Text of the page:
In addition to fissured tongue, geographic tongue has been associated with many other conditions especially psoriasis. Psoriasis a chronic, inflammatory skin disease characterized by dry, reddish (erythematous), thickened patches of skin that are covered with silvery-gray scales. These patches may be referred to as papules or plaques and most often affect the scalp, elbows, knees, hands, feet and/or lower back.
Additional conditions with that may occur in conjunction with geographic tongue include allergies, emotional stress, juvenile diabetes, Reiter’s syndrome and hormonal disturbances. However, no definitive link has been established between geographic tongue and any of these conditions.
Some reports in the medical literature suggest that geographic tongue affects females slightly more often than males. It appears to occur with greater frequency in young adults. The prevalence of geographic tongue is unknown, but it is estimated to occur in approximately 3 percent of the general population.
A diagnosis of geographic tongue is made based upon a thorough clinical evaluation, a detailed patient history and the characteristic appearance of the tongue lesions associated with this disorder. In most cases, surgical removal and microscopic study (biopsy) of affected tissue is not necessary because of the distinct appearance of the tongue.
Medical treatment is not required for this benign disorder. Some physicians advise patients to avoid irritants and substances that may sensitize the tongue. A bland or liquid diet, preferably cooled, is perhaps better. Meticulous oral hygiene is important, but care should be taken to preserve proper bacterial balance within the mouth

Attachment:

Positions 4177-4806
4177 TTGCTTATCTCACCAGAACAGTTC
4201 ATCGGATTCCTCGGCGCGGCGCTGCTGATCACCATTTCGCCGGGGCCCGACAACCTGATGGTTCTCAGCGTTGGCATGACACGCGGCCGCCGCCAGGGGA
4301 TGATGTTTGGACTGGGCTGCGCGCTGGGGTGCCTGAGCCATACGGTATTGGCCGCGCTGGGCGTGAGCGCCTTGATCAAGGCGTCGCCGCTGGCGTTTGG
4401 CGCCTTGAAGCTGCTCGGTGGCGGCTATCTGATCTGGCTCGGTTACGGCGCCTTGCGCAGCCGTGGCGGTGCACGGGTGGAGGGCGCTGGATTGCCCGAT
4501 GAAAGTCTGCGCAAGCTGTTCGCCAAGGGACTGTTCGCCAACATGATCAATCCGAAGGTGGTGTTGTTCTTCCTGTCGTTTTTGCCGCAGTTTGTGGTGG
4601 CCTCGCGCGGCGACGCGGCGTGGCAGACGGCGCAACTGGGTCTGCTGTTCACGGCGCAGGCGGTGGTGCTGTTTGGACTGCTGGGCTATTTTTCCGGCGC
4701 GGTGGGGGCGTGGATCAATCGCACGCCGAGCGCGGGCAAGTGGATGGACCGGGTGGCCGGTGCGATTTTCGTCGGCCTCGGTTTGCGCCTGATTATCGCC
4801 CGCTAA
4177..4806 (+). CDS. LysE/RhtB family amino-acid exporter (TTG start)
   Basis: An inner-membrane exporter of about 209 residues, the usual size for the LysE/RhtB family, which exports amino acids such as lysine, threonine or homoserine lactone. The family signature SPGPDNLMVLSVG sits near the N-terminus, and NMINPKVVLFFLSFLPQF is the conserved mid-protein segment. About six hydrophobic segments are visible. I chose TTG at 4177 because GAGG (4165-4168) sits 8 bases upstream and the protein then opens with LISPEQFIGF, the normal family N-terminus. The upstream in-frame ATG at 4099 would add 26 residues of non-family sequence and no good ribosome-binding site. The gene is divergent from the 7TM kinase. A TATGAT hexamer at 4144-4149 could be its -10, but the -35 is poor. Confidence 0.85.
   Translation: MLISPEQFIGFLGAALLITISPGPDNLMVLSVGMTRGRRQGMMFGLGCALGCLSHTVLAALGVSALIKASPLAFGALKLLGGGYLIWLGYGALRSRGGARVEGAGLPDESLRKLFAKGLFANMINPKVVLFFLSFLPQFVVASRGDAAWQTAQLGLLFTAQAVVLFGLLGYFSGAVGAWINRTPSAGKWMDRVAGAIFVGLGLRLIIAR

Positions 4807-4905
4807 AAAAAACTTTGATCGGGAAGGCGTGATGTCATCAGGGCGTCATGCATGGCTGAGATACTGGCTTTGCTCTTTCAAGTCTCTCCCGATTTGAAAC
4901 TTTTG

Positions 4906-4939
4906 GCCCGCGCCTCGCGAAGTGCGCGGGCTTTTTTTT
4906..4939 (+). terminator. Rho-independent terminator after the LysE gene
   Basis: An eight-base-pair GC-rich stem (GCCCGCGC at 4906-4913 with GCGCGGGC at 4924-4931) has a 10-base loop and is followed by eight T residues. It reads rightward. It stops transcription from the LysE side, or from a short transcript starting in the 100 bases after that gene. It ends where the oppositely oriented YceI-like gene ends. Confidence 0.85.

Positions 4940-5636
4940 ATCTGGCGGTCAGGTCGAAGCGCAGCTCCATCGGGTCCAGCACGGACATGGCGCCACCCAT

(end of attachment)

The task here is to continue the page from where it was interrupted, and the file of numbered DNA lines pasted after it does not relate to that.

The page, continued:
If pain or discomfort is persistent, some physicians may recommend anti-inflammatory drugs or painkillers that are applied directly to the affected areas (topical analgesics).
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Abe M, Sogabe Y, Syuto T, et al. Successful treatment with cyclosporine administration for persistent benign migratory glossitis. J Dermatol. 2007;34:340-343.
Shulman JD, Carpenter WM. Prevalence and risk factors associated with geographic tongue among US adults. Oral Dis. 2006;12:381-386.
Jainkittivong A,Langlais RP. Geographic tongue: clinical characteristics of 188 cases. J Contemp Dent Pract. 2005;6:123-135.
Pass B, Brown RS, Childers EL. Geographic tongue: literature review and case reports. Dent Today. 2005;24:56-57.
Femiano F. Geographic tongue (migrant glossitis) and psoriasis. Minerva Stomatol. 2001;50:213-217.
Flaitz CM. Ectopic erythema migrans in an adolescent with a skin disorder. Pediatr Dent. 2000;22:63-64.
FROM THE INTERNET
Kelsch R. Geographic Tongue. Emedicine Journal, May 4, 2010. Available at: http://www.emedicine.com/derm/topic664.htm Accessed on: January 13, 2012.
Mayo Clinic for Medical Education and Research. Geographic Tongue. October 23, 2010. Available at: http://www.mayoclinic.com/health/geographic-tongue/DS00819 Accessed On: January 13, 2012.